Tuesday, March 24, 2015

Review: Scarlet by A. C. Gaughen

Scarlet by A. C. Gaughen
Publisher: Bloomsbury
Release Date: June 7th 2012
My Goodreads Rating: 1/5
Many readers know the tale of Robin Hood, but they will be swept away by this new version full of action, secrets, and romance. Posing as one of Robin Hood’s thieves to avoid the wrath of the evil Thief Taker Lord Gisbourne, Scarlet has kept her identity secret from all of Nottinghamshire. Only the Hood and his band know the truth: the agile thief posing as a whip of a boy is actually a fearless young woman with a secret past. Helping the people of Nottingham outwit the corrupt Sheriff of Nottingham could cost Scarlet her life as Gisbourne closes in. It’s only her fierce loyalty to Robin—whose quick smiles and sharp temper have the rare power to unsettle her—that keeps Scarlet going and makes this fight worth dying for.

Oh boy.

I know a lot of people that have read Scarlet and a lot of people that LOVED it. So I guess this mini paragraph is my way of saying that you MIGHT love this book? And you MIGHT think Scarlet is an awesome heroine? And you MIGHT not want to tear your hair out while reading it?

If you loved Scarlet and you cannot handle a bad word said about it, look away now.

If you enjoyed it but are happy to discuss it with somebody that really did not then PLEASE stay. Because I would love for somebody to help me see why this book isn’t awful?

I’m just going to quickly touch on a few issues I had that have nothing to do with representation.

-          There was no world-building at all. Actually, there was hardly any description ever. The only reason I had any sort of vague image in my mind is because I am well versed in Robin Hood tales.

-          Scarlet’s voice was frustrating. I didn’t mind it to read…the problem was that it didn’t make sense? It was entirely unbelievable that she spoke that way so naturally in my opinion, especially considering that characters like Much and John spoke better than she did.

-          The big mystery of Scarlet’s identity was obvious to me from the second page. So it became incredibly tedious to see said mystery drawn out. Obviously this might not be an issue for everybody, but it made it difficult for me.

Now, to the representation because that's why we're here! As far as I can tell, issues of race and sexuality are never touched on. There was one moment when a female character kisses Scarlet because she believes Scarlet is a boy. This was treated as a joke and did not have any deeper meaning.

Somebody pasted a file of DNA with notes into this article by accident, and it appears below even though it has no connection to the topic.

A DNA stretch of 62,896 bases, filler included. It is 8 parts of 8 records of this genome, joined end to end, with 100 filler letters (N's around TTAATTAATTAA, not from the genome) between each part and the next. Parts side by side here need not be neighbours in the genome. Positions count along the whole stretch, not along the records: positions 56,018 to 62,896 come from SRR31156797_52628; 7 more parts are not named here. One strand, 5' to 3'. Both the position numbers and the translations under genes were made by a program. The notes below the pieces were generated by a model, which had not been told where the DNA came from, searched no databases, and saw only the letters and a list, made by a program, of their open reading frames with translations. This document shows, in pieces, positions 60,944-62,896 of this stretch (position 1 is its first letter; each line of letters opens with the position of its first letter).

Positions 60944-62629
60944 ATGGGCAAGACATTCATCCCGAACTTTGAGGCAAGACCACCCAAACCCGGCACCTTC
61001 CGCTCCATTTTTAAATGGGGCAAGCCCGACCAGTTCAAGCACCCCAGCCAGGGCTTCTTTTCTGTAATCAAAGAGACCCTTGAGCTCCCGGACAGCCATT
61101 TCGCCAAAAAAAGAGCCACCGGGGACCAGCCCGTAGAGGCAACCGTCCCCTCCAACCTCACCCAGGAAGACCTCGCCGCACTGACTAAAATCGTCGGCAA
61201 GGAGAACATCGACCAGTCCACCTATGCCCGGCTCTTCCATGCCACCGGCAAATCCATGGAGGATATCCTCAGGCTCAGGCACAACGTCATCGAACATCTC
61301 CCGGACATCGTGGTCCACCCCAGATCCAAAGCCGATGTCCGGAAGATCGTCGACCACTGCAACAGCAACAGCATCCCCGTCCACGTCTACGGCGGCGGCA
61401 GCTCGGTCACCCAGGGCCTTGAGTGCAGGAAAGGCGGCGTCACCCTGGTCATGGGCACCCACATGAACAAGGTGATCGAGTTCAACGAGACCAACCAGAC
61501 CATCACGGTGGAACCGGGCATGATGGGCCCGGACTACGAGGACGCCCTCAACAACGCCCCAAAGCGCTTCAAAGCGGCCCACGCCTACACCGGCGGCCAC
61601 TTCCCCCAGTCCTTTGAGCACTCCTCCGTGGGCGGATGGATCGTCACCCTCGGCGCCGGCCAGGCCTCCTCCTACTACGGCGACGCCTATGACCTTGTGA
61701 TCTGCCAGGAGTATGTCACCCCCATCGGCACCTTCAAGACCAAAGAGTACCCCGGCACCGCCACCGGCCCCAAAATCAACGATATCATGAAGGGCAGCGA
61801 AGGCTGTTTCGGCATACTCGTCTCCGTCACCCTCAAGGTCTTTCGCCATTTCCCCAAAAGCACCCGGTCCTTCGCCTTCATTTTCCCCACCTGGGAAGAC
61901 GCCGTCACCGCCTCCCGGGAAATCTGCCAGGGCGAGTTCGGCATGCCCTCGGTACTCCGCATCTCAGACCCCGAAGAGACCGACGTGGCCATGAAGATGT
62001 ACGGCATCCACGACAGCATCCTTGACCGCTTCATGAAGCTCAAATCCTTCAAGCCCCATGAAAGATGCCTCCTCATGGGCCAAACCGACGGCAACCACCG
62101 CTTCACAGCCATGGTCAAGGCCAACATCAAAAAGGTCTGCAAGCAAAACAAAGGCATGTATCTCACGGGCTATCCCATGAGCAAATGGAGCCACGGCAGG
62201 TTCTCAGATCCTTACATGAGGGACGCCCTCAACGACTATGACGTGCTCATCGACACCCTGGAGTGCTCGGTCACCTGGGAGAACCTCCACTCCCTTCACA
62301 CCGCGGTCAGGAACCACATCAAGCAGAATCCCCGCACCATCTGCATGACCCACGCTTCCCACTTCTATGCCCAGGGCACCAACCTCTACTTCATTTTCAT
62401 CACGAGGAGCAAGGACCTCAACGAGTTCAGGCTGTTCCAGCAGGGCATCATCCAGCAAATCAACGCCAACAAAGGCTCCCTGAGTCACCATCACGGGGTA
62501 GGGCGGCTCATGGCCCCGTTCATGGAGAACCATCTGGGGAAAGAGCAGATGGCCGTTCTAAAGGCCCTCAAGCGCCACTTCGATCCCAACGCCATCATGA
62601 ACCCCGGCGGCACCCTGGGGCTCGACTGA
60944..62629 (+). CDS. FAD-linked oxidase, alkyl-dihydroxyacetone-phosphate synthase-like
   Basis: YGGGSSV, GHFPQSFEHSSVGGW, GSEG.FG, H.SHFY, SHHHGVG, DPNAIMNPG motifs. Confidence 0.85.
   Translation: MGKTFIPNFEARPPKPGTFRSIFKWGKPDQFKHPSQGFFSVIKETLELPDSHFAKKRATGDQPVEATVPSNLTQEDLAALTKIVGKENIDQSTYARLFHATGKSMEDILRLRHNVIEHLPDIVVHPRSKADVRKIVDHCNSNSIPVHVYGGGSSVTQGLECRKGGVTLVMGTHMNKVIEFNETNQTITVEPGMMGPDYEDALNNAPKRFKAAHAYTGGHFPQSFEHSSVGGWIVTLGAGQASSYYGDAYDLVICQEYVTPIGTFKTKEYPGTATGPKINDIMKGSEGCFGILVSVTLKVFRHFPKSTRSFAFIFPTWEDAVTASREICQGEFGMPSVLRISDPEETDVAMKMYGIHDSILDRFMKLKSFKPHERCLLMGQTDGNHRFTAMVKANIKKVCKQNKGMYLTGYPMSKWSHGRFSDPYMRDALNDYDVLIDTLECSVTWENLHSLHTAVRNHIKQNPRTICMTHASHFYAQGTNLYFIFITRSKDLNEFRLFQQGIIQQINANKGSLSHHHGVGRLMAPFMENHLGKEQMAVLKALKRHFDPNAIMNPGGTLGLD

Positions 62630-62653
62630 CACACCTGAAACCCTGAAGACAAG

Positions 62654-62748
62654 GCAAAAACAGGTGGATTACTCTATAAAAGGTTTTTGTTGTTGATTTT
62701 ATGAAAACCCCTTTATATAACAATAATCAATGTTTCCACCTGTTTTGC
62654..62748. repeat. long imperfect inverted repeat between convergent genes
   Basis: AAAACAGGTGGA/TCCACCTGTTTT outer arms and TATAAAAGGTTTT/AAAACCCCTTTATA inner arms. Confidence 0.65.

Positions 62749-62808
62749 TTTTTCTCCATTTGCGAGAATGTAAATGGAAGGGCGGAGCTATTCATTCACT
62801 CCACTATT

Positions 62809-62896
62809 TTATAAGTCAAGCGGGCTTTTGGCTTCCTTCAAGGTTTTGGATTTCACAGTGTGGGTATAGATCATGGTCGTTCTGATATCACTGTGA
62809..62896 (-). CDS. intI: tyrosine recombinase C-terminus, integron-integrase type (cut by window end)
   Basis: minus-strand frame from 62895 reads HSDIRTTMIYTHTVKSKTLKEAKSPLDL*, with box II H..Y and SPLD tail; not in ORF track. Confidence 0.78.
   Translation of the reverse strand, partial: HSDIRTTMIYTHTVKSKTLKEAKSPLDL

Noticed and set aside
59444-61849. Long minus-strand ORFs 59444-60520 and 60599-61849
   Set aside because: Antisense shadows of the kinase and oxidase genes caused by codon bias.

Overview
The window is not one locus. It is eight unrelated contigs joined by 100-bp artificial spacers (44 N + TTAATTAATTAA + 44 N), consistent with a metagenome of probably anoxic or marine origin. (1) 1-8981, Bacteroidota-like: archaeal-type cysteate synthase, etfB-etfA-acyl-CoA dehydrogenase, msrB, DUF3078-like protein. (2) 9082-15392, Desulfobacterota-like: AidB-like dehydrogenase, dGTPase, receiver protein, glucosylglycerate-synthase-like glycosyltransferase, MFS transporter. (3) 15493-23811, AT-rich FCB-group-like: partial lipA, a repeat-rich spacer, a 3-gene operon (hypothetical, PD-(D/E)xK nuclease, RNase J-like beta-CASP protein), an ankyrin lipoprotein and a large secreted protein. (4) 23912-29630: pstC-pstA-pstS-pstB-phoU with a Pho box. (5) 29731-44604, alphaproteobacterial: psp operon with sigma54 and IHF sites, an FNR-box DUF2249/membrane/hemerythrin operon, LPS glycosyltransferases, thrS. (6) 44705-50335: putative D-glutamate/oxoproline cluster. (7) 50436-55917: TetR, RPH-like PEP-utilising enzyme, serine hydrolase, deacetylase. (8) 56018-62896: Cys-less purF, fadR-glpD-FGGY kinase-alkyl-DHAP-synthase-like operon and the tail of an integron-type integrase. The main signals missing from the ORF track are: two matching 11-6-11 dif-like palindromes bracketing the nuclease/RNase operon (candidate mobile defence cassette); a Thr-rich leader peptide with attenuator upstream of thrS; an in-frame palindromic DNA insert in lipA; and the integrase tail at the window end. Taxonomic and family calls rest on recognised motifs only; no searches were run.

I’m not going to lay into the book too hard for this lack of representation though. Don’t get me wrong, the author could have found a way to work it in. But it’s not a fantasy novel, it’s based on a historic setting in Medieval Britain. Of course people like to pretend that different races and sexualities did not exist in Medieval Britain, which is clearly untrue. But FINE, the author decided to focus on gender. I’m cool with that. So let’s talk about it.


The first thing to mention is that Scarlet is really the only female character of note throughout the book. The only others I can think of that had anywhere near productive roles were Lena and Ravenna. Both of whom don’t really do much, and Ravenna’s ending actually made me stop reading in a fit of rage. There is also Joanna, but she’s already dead so yay.

Scarlet herself did not do anything for me. I didn’t mind her early on, but being stuck inside her head quickly became repetitive and frustrating.

I personally didn't like how against being feminine and girly she was. Obviously she wasn't completely against it because she loves her hair, but this very much read to me as 'strong female character because she isn't like other girls'. I think I may not have felt this way had there been other characters around to balance Scarlet out. That said, her 'strength' much like her voice was completely unbelievable given her background. When did she get so good? How did she get so good?

The absolute most frustrating part of this book was the love triangle and it got worse and worse as the book went on I hated Scarlet's relationship with John. I hated how she just let him be however he wanted, and do whatever he wanted. of course she had her moments when she said no or she threatened to punch him, but even when she said yes her thoughts were so frustrating. I don't understand WHY there ever needed to be a love triangle. Her feelings for John were all but non existent so why did she as a 'strong female' have it go on so long?

And then there was Robin. For a large part of the book he seems a much better option and it's clear that Scarlet loves him. but my LORD...her continuous insistence that he could never possibly love her drove me up the wall, because it was so obvious? Honestly, Scarlet was so unsure and wishy washy ALL. THE. TIME. ABOUT. EVERYTHING.

And THEN when Scarlet's secret comes out and Robin finally lets slip that he does love her..........HE CALLS HER A WHORE!!!!!!!!!!




It was at this point that this book became a chore for me to finish. There was some action at the end which was all so stupid...I mean....MARRIAGE? Marriage was how Scarlet managed to trick Gisbourne and sort of save the day? Of course it was.

Honestly. I haven't raged so much over a book in ages.

To sum it up: Scarlet is harmless enough at first, but it's really ONLY about the love triangle which becomes tiresome FAST. I didn't enjoy any of the relationships, and eventually each of them made me full on furious. All the characters were dumb and annoying. Do not recommend. However, everyone else seems to love it so maybe it's just me.

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